The heat’s on and it’s time to take a break. But before you head out don’t forget to plan ahead and be prepared for your trip. Here’s a list of things you should remember:
Carry prescribed drugs along with a copy of the prescription. You should also find out if there are any restrictions on taking your medicines in and out of the country you are visiting — medicines available over-the-counter in India may be controlled in other countries.
List medical conditions
Always carry a record of the medical conditions you have, such as allergies, heart condition, diabetes and the generic (chemical) names — not just the brand names — of the medicines you are taking.
Carry an essential medicine kit
If travel involves hiking or travelling in the boondocks, carry a medicine kit ready with some antiseptic cream, paracetamol for fever, mild laxatives, rehydration mixtures for sickness or diarrhoea, indigestion remedy, scissors, a range of bandages, plasters, non-absorbent cottonwool, elastic bandages and dressings for minor cuts, sprains and bruises, and a mosquito-repellent. You also need a sunblock, sunglasses, and if you use contacts lenses or spectacles, an extra pair of each.
Don’t let swine flu get to you
Though the World Health Organisation issued another alert this Thursday predicting that upto two billion people could catch swine flu if the outbreak turns into an epidemic, public health officials say the worst seems to be over.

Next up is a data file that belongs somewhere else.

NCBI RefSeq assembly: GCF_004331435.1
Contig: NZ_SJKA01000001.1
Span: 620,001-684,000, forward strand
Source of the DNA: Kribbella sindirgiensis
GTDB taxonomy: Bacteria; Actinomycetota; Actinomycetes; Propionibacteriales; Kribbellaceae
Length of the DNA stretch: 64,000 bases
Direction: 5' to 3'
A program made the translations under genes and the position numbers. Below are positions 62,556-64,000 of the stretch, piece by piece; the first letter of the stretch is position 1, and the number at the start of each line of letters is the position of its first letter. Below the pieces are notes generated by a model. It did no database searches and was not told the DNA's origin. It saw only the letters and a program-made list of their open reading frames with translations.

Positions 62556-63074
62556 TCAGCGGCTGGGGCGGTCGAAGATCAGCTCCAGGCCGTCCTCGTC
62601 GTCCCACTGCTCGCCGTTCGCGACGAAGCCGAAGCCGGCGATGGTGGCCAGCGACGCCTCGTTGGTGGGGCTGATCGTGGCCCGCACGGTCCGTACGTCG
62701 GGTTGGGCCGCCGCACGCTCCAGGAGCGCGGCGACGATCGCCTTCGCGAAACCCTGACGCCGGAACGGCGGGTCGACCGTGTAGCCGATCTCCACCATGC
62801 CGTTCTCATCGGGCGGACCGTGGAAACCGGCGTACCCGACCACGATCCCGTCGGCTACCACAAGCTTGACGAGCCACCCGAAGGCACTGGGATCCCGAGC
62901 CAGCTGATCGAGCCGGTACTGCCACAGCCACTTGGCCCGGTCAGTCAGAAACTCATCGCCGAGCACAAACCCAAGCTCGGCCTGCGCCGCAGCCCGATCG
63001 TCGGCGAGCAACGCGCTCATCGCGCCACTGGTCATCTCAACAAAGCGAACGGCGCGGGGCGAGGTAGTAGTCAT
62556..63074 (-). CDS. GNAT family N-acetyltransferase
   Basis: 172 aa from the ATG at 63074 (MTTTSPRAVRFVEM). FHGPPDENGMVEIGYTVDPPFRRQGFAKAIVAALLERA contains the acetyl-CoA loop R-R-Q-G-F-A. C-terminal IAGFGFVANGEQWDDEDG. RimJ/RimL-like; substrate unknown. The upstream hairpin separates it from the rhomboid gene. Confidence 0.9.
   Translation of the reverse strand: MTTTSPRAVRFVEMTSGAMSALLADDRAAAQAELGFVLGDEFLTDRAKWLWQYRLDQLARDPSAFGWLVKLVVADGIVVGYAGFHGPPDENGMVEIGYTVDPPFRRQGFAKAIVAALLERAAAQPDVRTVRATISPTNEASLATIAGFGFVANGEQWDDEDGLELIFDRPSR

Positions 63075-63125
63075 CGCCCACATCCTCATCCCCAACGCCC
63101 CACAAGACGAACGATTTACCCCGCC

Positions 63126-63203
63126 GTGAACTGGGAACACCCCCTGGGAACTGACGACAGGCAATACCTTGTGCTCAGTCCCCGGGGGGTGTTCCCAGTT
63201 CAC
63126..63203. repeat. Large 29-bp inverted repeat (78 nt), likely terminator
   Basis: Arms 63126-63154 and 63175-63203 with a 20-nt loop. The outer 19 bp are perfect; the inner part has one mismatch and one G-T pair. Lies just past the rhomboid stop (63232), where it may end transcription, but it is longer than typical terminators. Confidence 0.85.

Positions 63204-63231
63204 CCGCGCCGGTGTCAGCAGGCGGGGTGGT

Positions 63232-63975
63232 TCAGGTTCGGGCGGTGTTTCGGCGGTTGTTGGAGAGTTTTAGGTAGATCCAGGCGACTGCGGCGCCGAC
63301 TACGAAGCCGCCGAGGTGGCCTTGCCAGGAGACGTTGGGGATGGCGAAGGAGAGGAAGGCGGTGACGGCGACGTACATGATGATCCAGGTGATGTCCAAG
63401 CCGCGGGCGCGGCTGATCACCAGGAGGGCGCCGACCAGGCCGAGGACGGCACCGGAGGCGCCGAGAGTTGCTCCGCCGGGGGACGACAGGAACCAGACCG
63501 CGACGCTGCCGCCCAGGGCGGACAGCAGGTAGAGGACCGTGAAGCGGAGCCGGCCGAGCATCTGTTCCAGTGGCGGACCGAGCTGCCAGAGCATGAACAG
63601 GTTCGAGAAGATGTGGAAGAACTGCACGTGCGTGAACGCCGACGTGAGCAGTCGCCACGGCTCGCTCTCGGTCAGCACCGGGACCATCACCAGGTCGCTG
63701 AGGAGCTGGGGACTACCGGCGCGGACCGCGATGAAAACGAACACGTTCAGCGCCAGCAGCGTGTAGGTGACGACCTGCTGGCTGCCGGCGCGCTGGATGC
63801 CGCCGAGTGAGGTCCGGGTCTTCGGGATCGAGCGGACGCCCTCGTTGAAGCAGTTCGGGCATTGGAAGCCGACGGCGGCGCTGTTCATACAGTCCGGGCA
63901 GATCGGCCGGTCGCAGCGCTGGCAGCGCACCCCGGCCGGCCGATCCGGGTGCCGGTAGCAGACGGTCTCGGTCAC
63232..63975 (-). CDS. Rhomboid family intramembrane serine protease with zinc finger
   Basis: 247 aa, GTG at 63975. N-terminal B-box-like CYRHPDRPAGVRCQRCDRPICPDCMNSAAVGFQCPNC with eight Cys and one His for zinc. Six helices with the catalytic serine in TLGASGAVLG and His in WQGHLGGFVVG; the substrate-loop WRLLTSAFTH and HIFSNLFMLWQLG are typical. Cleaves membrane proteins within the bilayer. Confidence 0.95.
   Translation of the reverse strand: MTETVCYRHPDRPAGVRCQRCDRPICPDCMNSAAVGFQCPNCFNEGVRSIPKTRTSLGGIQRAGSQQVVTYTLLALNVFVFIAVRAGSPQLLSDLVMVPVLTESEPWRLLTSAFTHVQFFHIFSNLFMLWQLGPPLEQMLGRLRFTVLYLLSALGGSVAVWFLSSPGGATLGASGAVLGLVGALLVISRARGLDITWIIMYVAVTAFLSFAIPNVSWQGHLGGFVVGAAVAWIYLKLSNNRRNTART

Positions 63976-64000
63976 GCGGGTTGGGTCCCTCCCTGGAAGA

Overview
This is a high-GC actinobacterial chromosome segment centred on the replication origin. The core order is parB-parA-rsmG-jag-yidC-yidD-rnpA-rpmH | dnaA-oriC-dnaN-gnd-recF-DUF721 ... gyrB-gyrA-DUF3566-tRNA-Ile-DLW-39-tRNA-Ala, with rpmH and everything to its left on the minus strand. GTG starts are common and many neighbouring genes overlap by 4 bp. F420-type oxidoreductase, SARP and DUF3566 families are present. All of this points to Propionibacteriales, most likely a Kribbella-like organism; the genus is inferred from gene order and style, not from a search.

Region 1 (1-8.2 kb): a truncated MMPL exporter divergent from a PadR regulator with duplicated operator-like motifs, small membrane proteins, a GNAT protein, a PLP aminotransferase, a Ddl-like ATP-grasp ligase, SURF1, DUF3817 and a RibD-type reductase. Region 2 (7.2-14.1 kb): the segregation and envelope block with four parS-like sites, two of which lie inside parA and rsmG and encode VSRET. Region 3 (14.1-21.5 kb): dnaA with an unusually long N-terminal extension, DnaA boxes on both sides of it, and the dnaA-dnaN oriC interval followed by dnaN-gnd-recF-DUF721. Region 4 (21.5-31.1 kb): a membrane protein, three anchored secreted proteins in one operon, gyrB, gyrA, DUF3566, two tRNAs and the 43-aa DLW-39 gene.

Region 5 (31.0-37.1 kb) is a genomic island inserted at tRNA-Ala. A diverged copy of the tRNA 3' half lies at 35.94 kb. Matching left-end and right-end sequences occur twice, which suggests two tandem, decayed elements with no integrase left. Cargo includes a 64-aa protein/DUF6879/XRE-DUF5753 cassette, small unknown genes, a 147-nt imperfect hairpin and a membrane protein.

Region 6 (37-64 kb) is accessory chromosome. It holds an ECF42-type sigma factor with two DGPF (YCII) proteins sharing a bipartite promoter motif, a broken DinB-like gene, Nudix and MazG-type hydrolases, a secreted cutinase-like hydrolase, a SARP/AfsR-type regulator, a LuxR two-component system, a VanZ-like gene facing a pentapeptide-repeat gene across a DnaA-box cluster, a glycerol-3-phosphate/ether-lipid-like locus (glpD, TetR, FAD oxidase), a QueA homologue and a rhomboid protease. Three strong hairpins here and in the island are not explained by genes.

The WHO has imposed no travel restrictions and just advises people to restrict non-essential travel in affected countries. The fact that the influenza A H1N1 virus that causes swine flu can be treated with the anti-flu drug oseltamivir (brandname Tamiflu) has helped contain the infection. Taking oseltamivir to cut risk makes the virus resistant to the drug, so it should be avoided.
Don’t cancel your holiday plans, but do take precautions like reporting flu symptoms to local health authorities for diagnosis and treatment after a flight from an infected country, observe high personal hygiene (washing hands frequently and covering the nose and mouth while sneezing or coughing) and avoid enclosed, crowded places in infected districts. These measures will save you from many other viruses that thrive in closed spaces too.
Reduce the risk of DVT
Deep vein thrombosis (DVT) is the formation of a blood clot in one of the veins, usually in the leg. Sitting still for a long time in an airplane, train or a car can increase the risk. Exercises like rotating your ankles and wiggling your toes — and getting up and walking around lower the risk, as does drinking liquids of the non-alcoholic kind.
If you have ever had DVT, clots in your lungs, have a family history of clotting conditions, have had major surgery (especially a hip or knee replacement) in the last three months, suffer from heart disease, cancer or have ever had a stroke, you may be at increased risk. Ask your doctor for advice.
Many companies offer health insurance for travellers. You can often buy policies online or check with your travel agent, insurance company or bank if the level of cover being offered is adequate. If you are travelling on business, the company probably has insurance that covers you, but you should check to see whether it is adequate.
Some credit card companies provide some insurance cover for cardholders, but always check what is covered and what is not.
Before you leave, check the small print. If you have any doubts or concerns, contact the insurer.
You need inoculation against yellow fever if you are travelling to or returning from certain countries in Africa and South America. To find out about the differing immunisation entry requirements, visit http://www.who.int/ith/en.